#1
Jul3003, 05:38 PM

P: 12

I know this may seem like a silly question to those of you that are well versed in mathematics. But here is my question: Why can't we square circles? What problems do we encounter when trying to do so?




#2
Jul3003, 07:58 PM

Emeritus
PF Gold
P: 8,147

The problem really is to construct a square with the same area as a given circle using only circular arcs and straight lines (usually stated as ruler and compass, but it's important that you are not allowed to use the ruler to measure, only to draw straight lines). These were the construction tools used in all the constructions in Euclid, and this is the way the ancient greeks stated the problem.
Now given the circle with its radius (easy to construct), the area in question is [pi]r^{2}. So if we could construct that square, say its side is x, we would have x^{2} = [pi]r^{2}. or solving for [pi], [pi] = x^{2}2[/sup]. Now we assumed that x was constructible in the sense I gave above. The only length we had to start with was r. Using analytical geometry (x and y coordinates) you can prove that any length constructible from r will be the root of a polynomial in r. This is not deep, you just go through each step in the construction, express the lines and circle as functions of r  the lines will be linear functions and the circles will be square root function (roots of quadratic equations). and all the equations will multply together to get the equation of the whole construction and it will be a polynomial in r. So x, the side of tht square is the root of a polynomial in r. Plugging in that polynomial for x in our equation above and collecting terms we have a polunomial in r = 0, or r is a root of a polynomial. But we have known since Lindemann proved it in the 1890s that [pi] is not the root of _any_ polynomial. The proof is hard. It is just possible to follow it if you had a very good two semester class in Calculus and were at the top of the class. But there is no doubt about it, [pi] is not the root of any polynomial, and every constructible number is such a root, so [pi] cannot be constructed by Euclidean moves. But squaring the circle, as we showed above, amounts to such a construction of [pi]. Therefore the circle cannot be squared. 



#3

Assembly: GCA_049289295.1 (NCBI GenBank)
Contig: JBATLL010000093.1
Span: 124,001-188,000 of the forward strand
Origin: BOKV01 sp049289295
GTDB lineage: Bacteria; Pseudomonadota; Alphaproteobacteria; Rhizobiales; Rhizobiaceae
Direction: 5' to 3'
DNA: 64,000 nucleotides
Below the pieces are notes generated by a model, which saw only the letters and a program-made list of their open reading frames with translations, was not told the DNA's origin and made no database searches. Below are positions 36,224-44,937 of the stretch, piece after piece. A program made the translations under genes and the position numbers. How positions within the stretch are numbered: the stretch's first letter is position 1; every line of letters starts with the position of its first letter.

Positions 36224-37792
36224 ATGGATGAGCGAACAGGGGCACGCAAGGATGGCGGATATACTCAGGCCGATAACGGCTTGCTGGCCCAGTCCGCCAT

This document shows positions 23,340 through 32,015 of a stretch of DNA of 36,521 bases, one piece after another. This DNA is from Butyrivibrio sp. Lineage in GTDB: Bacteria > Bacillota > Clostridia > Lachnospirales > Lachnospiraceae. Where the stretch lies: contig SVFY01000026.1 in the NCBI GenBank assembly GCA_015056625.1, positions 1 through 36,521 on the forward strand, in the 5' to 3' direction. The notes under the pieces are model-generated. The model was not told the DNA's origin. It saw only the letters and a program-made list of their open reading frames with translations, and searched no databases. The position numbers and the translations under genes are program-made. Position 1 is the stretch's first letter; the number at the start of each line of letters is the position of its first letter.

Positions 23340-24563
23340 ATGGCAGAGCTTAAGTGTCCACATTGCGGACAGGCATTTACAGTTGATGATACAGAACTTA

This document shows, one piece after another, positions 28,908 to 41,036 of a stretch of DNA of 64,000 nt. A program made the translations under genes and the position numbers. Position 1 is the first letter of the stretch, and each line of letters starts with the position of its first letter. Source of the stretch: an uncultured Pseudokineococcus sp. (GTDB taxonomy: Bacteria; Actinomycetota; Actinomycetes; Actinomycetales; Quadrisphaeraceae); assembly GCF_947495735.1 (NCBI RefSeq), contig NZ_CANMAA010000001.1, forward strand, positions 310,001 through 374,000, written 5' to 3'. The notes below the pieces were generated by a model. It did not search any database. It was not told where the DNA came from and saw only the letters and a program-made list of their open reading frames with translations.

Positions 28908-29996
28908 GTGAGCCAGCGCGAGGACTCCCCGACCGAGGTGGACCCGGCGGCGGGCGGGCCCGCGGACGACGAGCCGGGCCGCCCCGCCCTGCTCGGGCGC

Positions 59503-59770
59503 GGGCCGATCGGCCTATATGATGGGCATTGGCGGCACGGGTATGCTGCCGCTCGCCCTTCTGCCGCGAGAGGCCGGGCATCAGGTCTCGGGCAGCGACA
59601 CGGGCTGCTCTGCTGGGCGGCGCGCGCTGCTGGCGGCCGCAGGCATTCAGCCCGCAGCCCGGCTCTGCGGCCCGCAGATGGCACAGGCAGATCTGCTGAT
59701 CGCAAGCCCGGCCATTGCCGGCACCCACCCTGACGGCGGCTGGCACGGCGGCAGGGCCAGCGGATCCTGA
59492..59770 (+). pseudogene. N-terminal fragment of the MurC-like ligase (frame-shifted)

Jul3103, 07:59 AM

Math
Emeritus
Sci Advisor
Thanks
PF Gold
P: 38,886

SelfAdjoint's answer is excellent.
I just want to point out that one can, in fact, prove that any "constructible" length must be the root of some polynomial equation of order 2^{n} (technically, the number is "algebraic of order a power of 2"). A circle of radius 1 has area pi. A square of area pi must have sides of length sqrt(pi) so if it were possible to construct a square with the same area then it would be possible to construct a segment whose length is sqrt(pi) which, like pi, is not algebraic of ANY order. Similarly, if it were possible to trisect ANY angle, then it would be possible to a length that is algebraic, but of order 3, not a power of 2. (This is a result of the fact that we can write sin(3*theta) as a cubic polynomial in sin(theta).) If it were possible to "duplicate a cube" that is, using 3 dimensional analogs of straight edge and compass (that would allow to construct the plane through 3 given points and part of a sphere with given center and radius) with twice the volume of a given cube, then it would be possible to construct a segment of length cube root of 2: again algebraic of order 3, not a power of 2. 



#4
Aug103, 02:44 PM

P: 211

Why can't we square a circle?
Ha Ha!
I have heard this question posed and answered many times over the years by learned people who answered it in terms of "Pi is irrational and no matter how accurately you measure the sides of your square the square of the sides will equal pi." Apparently they never had a clue what they were talking about even though in their own fields they were experts. Thanks. 


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